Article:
If you have any questions regarding this article, please contact Jo Ann Halberstadter, Esq. at jhalberstadter@barmak.com or call (609)-454-5351.

Calculating Fair Market Value in a Skilled Nursing Facility's Medical Director Contract

By: Gerald V. Burke, M.D., Esq. 

Recent OIG fraud alerts have focused on physician compensation arrangements, with a particular emphasis on medical director contracts.  A physician and skilled nursing facility (SNF)  must carefully consider the financial terms and conditions of these contracts in order to avoid violations of the Anti-Kickback Statute.  Violations are punishable by  fine per violation of up to $25,000 and possible  imprisonment for up to five years.  Safe harbors do exist to protect involved parties  but must be carefully adhered to.  Safe  harbor status revolves around the payment of "fair market value" for physician services.

"Fair market value" is defined as "the value in arm's length transactions, consistent with the general market value." (42 C.F.R. SS 411.351) "General market value" means "the compensation that would be included in a service contract as a result of bona fide bargaining between well-informed parties to a contract  who are not otherwise in a position to generate business for the other party" at the time of the contract. (42 C.F.R. SS 411.351).

Fair market value is calculated based on the salaries of physicians in a given geographic locale.  For this reason, each SNF must calculate its own, geographic, fair market value compensation for medical director salaries.

An hourly payment for personal services is considered to be "fair market value" if the payment is established using either of the following two methodologies: (1) the hourly rate is less than or equal to the average hourly rate for emergency room physician services in the relevant physician market, provided there are at least three (3) hospitals providing emergency room services in the market; or (2) the hourly rate is determined by averaging the "50th percentile national compensation level" (annual salaries) for physicians with the same physician specialty (or, if the specialty is not identified in the survey, for general practice) in at least four (4) of the listed market surveys and dividing that average 50th percentile national salary by two thousand (2000) hours.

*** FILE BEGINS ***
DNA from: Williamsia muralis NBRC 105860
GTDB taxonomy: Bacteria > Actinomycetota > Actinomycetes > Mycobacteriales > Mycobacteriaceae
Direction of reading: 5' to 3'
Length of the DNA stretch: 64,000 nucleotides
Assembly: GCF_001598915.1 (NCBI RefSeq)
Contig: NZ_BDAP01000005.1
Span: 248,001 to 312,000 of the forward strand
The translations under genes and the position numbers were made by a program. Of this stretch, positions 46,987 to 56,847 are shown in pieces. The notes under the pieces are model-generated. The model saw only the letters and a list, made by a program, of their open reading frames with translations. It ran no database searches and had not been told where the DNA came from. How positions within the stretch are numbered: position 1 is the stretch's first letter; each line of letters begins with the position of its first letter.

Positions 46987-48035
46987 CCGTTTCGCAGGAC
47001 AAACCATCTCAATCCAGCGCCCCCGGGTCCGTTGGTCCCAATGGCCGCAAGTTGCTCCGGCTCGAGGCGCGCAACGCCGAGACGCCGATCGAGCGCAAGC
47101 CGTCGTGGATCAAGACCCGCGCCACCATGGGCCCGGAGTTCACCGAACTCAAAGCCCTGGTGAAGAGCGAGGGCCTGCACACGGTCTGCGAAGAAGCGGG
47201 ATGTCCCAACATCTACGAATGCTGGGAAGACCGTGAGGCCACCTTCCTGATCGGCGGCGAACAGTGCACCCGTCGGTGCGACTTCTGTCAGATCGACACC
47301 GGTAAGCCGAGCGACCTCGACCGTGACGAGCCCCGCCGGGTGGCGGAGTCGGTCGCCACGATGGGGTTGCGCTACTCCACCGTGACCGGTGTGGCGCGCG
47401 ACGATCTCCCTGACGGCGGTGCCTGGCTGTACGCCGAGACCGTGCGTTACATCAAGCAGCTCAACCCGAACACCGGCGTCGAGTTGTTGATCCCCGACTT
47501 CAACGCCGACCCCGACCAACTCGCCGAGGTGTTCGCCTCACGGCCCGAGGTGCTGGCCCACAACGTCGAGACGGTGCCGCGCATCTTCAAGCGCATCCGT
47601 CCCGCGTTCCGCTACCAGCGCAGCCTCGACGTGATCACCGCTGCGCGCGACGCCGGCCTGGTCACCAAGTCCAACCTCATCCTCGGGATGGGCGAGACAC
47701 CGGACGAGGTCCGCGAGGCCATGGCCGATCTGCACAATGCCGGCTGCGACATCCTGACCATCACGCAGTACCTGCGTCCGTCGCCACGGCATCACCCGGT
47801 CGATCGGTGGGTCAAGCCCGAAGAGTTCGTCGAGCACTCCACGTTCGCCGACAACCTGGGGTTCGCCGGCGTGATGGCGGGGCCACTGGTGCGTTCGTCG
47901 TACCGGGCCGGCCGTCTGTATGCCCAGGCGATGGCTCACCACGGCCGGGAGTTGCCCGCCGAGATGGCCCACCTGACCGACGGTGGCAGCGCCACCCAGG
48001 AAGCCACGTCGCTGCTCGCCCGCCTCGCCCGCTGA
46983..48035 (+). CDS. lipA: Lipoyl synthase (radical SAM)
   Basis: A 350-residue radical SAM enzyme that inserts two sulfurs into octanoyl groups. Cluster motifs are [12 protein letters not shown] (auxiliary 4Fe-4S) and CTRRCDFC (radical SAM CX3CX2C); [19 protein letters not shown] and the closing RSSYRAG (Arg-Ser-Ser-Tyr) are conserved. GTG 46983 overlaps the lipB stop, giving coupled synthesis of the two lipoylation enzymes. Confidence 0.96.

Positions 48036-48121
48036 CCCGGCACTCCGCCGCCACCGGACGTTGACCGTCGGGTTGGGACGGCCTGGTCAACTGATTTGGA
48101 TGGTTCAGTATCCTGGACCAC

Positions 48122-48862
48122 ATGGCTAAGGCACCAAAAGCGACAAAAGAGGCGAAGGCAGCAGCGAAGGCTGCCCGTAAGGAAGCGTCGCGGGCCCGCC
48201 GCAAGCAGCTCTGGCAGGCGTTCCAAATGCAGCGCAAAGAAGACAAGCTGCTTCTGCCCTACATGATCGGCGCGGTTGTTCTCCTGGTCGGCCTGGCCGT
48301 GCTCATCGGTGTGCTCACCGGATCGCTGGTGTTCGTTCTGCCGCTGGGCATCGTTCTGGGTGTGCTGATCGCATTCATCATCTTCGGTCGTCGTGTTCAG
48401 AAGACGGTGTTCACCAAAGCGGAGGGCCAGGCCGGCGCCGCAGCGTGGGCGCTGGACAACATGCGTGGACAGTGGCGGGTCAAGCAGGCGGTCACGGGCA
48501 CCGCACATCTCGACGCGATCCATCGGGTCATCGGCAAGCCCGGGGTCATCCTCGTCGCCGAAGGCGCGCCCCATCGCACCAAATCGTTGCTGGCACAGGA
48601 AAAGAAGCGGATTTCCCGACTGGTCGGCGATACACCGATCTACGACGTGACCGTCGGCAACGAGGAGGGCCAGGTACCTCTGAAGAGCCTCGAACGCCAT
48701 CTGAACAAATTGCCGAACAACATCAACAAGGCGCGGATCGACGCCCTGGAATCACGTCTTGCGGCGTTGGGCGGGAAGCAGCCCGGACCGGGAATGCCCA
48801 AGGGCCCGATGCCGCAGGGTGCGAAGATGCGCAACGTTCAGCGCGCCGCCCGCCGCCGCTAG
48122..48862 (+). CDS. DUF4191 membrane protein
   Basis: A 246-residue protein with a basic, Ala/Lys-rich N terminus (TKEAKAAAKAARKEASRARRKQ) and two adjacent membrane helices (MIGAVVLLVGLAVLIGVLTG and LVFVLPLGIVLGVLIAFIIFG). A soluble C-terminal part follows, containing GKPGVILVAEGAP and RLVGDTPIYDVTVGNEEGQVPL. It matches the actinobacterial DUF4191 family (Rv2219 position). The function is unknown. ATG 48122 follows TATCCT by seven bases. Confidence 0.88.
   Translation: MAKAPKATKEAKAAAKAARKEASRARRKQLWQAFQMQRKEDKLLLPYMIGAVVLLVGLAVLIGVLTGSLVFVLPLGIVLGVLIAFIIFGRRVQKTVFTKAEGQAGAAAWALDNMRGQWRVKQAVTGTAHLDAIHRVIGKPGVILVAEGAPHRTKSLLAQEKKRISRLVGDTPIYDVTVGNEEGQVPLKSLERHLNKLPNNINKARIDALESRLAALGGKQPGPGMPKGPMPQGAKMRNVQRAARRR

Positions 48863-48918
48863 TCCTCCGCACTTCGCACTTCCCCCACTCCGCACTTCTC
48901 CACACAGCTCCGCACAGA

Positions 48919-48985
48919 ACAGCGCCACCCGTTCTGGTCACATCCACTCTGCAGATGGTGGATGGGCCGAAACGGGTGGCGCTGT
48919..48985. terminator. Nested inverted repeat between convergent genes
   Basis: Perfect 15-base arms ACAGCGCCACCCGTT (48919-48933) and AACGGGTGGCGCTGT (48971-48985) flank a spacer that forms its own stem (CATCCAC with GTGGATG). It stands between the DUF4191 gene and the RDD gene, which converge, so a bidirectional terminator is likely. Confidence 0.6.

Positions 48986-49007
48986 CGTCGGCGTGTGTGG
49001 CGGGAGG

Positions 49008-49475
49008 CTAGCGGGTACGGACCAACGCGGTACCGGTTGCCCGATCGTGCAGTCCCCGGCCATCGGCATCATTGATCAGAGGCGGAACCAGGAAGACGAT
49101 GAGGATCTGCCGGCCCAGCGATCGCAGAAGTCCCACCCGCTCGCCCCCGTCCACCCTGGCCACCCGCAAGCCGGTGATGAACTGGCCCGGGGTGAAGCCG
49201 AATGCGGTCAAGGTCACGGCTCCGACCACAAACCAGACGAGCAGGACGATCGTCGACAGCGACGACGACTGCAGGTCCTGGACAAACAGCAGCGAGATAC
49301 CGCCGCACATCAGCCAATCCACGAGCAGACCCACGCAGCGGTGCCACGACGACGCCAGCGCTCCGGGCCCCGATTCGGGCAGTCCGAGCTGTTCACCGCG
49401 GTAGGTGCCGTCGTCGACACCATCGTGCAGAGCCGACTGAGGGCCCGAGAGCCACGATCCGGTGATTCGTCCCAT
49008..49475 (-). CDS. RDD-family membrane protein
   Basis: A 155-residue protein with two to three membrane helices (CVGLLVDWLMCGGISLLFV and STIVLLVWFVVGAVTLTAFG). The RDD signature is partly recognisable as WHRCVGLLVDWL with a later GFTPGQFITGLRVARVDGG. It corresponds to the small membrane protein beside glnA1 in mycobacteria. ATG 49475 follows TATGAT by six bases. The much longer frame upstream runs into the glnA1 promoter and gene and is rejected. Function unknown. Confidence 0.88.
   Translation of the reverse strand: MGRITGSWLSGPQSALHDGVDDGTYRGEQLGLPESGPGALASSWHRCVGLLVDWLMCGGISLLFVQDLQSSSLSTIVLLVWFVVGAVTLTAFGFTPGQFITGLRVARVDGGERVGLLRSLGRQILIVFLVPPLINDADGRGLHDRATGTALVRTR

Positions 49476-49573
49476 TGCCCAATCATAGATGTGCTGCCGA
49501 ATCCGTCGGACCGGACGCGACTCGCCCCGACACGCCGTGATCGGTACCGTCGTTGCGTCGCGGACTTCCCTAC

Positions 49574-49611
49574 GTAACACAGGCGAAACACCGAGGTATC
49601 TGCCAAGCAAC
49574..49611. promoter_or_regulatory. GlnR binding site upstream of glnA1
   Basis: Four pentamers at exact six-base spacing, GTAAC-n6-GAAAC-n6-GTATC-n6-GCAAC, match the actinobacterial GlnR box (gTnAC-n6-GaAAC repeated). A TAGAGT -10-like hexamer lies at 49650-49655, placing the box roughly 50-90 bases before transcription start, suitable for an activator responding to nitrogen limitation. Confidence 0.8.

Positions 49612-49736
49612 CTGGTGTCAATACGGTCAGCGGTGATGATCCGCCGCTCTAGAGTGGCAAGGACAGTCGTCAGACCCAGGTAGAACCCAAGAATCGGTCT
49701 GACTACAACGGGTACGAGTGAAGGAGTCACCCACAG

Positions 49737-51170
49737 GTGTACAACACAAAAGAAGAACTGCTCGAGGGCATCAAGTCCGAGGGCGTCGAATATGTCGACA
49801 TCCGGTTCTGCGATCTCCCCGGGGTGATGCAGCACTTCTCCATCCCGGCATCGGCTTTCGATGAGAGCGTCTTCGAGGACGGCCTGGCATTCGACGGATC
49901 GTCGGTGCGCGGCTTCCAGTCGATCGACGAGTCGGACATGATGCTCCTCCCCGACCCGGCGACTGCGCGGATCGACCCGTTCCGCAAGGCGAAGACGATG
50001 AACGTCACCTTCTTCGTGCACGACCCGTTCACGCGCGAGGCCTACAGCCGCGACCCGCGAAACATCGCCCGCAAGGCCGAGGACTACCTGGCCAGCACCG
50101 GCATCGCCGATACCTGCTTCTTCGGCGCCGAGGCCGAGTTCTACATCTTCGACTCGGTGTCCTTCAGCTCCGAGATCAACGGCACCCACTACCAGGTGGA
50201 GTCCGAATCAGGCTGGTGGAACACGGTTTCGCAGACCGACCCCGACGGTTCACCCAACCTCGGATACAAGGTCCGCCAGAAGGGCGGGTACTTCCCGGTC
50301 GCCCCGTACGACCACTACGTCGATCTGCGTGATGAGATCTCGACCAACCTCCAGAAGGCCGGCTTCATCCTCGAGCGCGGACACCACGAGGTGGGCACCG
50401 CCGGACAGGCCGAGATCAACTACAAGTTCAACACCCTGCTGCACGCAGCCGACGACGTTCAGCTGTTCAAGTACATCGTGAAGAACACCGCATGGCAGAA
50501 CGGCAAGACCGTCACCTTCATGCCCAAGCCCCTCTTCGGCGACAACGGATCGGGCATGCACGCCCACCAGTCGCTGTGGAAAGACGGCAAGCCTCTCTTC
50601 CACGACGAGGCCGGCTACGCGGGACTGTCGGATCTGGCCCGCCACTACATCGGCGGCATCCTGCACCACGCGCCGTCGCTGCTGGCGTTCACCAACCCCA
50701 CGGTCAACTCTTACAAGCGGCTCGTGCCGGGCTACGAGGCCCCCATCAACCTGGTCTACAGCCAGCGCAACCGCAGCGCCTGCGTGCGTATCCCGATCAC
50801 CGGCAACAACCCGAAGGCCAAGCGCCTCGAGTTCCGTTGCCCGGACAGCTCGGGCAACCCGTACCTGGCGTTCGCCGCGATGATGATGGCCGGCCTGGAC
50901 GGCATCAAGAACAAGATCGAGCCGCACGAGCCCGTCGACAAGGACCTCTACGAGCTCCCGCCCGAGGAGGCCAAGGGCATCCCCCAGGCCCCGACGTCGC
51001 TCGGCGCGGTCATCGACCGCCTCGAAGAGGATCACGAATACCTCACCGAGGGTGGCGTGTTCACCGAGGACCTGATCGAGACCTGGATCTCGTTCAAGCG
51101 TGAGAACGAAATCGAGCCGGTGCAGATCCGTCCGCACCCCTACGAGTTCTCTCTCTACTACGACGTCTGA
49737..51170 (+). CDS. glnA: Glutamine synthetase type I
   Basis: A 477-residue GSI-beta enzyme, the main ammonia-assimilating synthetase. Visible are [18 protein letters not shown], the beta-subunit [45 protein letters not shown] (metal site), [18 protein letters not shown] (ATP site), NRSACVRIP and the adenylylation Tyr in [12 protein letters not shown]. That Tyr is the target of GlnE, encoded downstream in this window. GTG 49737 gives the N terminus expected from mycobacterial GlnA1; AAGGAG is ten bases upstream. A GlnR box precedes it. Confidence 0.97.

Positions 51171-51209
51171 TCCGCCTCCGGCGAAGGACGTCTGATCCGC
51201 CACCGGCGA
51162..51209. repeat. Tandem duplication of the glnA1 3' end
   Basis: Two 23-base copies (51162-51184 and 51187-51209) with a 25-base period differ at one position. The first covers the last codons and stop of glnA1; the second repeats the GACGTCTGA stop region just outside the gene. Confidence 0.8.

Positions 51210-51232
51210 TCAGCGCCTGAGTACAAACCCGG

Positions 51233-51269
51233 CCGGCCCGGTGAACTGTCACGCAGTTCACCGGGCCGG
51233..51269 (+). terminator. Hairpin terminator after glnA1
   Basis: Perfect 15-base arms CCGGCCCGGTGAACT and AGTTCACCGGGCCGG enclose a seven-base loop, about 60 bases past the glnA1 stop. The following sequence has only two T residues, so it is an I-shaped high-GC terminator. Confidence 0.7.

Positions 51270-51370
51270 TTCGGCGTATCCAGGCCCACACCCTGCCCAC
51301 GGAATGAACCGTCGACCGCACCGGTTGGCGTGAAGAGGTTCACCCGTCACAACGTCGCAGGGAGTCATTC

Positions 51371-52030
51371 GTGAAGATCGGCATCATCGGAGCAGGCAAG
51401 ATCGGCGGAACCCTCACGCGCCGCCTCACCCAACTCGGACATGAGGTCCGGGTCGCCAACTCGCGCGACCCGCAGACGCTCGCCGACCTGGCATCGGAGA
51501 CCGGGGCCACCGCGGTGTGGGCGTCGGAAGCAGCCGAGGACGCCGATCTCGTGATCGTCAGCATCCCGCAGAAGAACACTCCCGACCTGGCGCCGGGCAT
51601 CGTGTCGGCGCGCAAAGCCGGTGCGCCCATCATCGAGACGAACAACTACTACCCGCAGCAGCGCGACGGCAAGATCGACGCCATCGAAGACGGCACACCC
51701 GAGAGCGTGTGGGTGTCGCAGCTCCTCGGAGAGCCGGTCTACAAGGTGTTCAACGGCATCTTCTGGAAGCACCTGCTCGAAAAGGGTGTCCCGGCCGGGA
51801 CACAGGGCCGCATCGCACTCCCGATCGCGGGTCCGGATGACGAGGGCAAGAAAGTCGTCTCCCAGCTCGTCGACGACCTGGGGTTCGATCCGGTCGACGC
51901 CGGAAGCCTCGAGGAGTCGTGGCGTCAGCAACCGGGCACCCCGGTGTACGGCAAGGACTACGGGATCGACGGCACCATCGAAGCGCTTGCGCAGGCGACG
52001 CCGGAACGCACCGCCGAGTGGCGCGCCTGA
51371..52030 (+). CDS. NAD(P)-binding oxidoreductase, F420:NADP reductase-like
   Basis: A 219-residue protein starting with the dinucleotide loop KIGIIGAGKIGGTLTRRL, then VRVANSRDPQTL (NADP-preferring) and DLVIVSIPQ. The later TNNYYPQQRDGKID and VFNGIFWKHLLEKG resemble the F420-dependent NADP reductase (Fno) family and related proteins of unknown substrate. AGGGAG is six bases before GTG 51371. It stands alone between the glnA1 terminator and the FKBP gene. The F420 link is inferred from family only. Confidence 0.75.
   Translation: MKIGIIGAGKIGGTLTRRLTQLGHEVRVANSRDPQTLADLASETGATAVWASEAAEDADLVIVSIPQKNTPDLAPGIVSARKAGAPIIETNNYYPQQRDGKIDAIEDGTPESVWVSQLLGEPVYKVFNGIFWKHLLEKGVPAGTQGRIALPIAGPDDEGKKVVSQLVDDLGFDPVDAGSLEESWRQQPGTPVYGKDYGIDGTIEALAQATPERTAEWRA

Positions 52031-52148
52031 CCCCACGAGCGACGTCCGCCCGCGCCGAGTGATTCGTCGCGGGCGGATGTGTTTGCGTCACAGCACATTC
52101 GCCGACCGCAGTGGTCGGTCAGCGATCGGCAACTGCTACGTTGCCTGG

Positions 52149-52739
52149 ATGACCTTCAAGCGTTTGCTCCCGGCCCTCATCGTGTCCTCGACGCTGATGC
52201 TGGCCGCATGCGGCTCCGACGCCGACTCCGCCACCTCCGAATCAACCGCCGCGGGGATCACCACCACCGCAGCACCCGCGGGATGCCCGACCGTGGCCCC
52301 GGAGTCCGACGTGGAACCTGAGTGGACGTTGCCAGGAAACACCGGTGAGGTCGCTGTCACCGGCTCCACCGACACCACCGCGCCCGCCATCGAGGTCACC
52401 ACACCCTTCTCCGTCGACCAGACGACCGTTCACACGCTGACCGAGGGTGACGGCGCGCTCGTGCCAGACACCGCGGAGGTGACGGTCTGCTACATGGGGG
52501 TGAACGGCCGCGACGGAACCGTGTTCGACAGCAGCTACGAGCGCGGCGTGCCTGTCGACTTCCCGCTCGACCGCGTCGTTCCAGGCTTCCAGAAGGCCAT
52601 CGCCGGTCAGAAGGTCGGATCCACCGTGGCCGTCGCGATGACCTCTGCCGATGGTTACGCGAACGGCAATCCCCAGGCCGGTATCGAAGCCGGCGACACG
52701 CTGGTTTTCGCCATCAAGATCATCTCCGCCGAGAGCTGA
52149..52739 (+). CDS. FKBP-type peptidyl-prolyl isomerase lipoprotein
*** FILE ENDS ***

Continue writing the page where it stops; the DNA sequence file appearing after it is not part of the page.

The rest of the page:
Any 4 of the following 6 surveys may be used for determining the hourly rate for non-emergency room practices are:
  1. Sullivan, Cotter & Associates, Inc. - Physician Compensation and Productivity Survey;
  2. Hay Group - Physicians Compensation Survey;
  3. Hospital and Healthcare Compensation Services - Physician Salary Survey Report;
  4. Medical Group Management Association - Physician Compensation and Productivity Survey;
  5. ECS Watson Wyatt-Hospital and Healthcare Management Compensation Report; and
  6. William M. Mercer - Integrated Health Network Compensation Survey. (42 C.F.R. SS 411.351).
If the medical director is an employee, the Stark Law, (involving physician self-referral limitations), has an exception. The employer and employee must have a bona fide employment relationship and (1) the employment must be for identifiable services; (2) the amount of remuneration under the employment must be consistent with fair market value and not determined in a manner that takes into account the volume or value of referrals (this requirement does not apply to productivity bonuses based on services personally performed by the physician); and (3) the remuneration is provided under a contract  that would be commercially reasonable even if no referrals were made to the employer.